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Kari Lake gives up

Republican gubernatorial Kari Lake (left) called out Democratic opponent, Katie Hobbs on Tuesday afternoon during a press event in downtown Yuma. At right is Jonathan Lines, Yuma County Supervisor.
Chris McDaniel/KAWC
Republican Kari Lake (left) during a 2022 press event in downtown Yuma. At right is Jonathan Lines, Yuma County Supervisor.

By Howard Fischer
Capitol Media Services

PHOENIX -- Kari Lake has given up on her efforts to get access to ballot envelopes she has argued were key in her bid to overturn the 2022 election results.
In a brief filing Monday, Bryan Blehm, her attorney, withdrew his notice that he intends to appeal the November ruling that rejected her claim that she was entitled to see them.
Blehm provided no explanation. Messages to both his office and Lake's current campaign for U.S. Senate were not immediately returned.
Monday's action puts to rest, at least for the time being, the question of whether the envelopes used to return early ballots -- and the signatures on them -- are subject to public disclosure.
But while Lake has given up, her allies have not.
There is still a pending case against Maricopa County Recorder Stephen Richer filed by We The People Alliance demanding access. And that group, which actually is organized as a political action committee, claims to have something that Lake does not: the special privileges of being a "reportorial agency'' which it says allows it to see records that cannot be shown to others.
No date has been set for a trial in that case.
Lake's decision to drop her case comes months after Maricopa County Superior Court Judge John Hannah not only rejected her claims but derided her for insisting that allowing her to see them would provide the proof she needs to show she really didn't lose the 2022 gubernatorial race to Democrat Katie Hobbs.
"The broad right of electoral participation outweighs the narrow interests of those who would continue to pick at the machinery of democracy,'' the judge wrote. And he chided Lake for trying to get access to voter signatures -- something he said most people regard as private -- in what has been her more than year-long effort to void her 17,117-vote loss to Democrat Katie Hobbs.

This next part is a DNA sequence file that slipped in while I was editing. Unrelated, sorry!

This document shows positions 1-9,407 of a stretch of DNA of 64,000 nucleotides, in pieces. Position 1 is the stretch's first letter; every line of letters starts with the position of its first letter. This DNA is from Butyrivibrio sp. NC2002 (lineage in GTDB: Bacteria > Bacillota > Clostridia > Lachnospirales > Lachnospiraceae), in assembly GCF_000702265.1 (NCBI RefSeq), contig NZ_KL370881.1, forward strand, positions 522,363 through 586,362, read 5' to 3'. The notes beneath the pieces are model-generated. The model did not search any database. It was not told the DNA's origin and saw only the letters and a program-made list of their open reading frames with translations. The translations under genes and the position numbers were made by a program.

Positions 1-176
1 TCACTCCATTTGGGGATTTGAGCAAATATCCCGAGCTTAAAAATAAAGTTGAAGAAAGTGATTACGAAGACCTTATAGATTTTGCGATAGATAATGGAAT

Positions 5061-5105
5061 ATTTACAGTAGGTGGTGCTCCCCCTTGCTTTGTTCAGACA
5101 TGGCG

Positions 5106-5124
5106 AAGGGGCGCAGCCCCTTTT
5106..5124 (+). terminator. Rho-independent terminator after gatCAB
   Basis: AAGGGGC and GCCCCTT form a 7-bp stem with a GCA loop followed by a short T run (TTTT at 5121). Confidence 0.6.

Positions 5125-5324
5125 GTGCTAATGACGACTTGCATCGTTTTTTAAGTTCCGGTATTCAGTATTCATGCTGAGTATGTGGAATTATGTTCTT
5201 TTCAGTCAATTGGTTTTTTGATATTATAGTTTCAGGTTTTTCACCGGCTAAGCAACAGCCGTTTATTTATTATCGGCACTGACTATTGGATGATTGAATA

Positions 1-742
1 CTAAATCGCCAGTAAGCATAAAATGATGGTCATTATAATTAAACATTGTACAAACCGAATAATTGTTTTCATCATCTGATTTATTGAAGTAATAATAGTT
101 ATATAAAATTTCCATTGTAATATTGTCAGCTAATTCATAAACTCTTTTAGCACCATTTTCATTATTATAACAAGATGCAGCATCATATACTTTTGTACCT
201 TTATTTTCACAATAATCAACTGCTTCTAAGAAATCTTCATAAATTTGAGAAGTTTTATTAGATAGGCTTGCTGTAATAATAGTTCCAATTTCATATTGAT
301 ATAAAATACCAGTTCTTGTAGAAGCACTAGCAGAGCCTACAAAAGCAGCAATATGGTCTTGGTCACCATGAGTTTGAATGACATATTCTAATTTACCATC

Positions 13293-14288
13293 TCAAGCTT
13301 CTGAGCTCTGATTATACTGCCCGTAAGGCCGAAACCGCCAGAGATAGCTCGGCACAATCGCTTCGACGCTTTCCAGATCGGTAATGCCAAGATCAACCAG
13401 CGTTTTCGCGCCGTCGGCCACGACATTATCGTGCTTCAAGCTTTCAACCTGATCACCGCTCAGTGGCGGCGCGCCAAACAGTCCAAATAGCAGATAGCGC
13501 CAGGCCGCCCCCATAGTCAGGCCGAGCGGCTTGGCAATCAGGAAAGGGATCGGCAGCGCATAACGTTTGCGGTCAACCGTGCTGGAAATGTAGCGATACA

"Ms. Lake regards the electoral process much like villagers in the famous fable regarding the goose that laid the golden eggs, except that her goose failed to lay the egg she expected,'' Hannah wrote of her loss. And with that loss, he said, Lake insists that something must have gone wrong.
"If only she could cut open the electoral process and examine each of its 1.3 million pieces, she says, she would be able to figure out what happened and show that the prize has been there waiting for her all along,'' the judge said.
In his ruling, Hannah acknowledged that, strictly speaking the envelopes are public records.
But he said what also has to be considered is whether disclosure might lead to "substantial and irreparable private or public harm." And in this case he cited testimony by Maricopa County Recorder Stephen Richer that disclosure "would create election integrity issues and depress voter participation.''
That, Hannah said, coupled with specific restrictions enacted by lawmakers on voter registration records, trumps the request of the failed Republican gubernatorial candidate.
Lake was not pleased with the initial ruling.
"The judge ruled that while these records are public, the public has no right to see them,'' she posted on X, formerly Twitter.
"We can no longer trust or verify,'' the post continued. "Corrupt election officials are allowed to handle the people's business in back rooms knowing the judiciary will not hold them accountable.''
Hannah said there's a legitimate reason to shield the envelopes and the information on them, including both a signature and a phone number, from public scrutiny. And it comes down to whether that would undermine voter confidence.
On X and Threads: @azcapmedia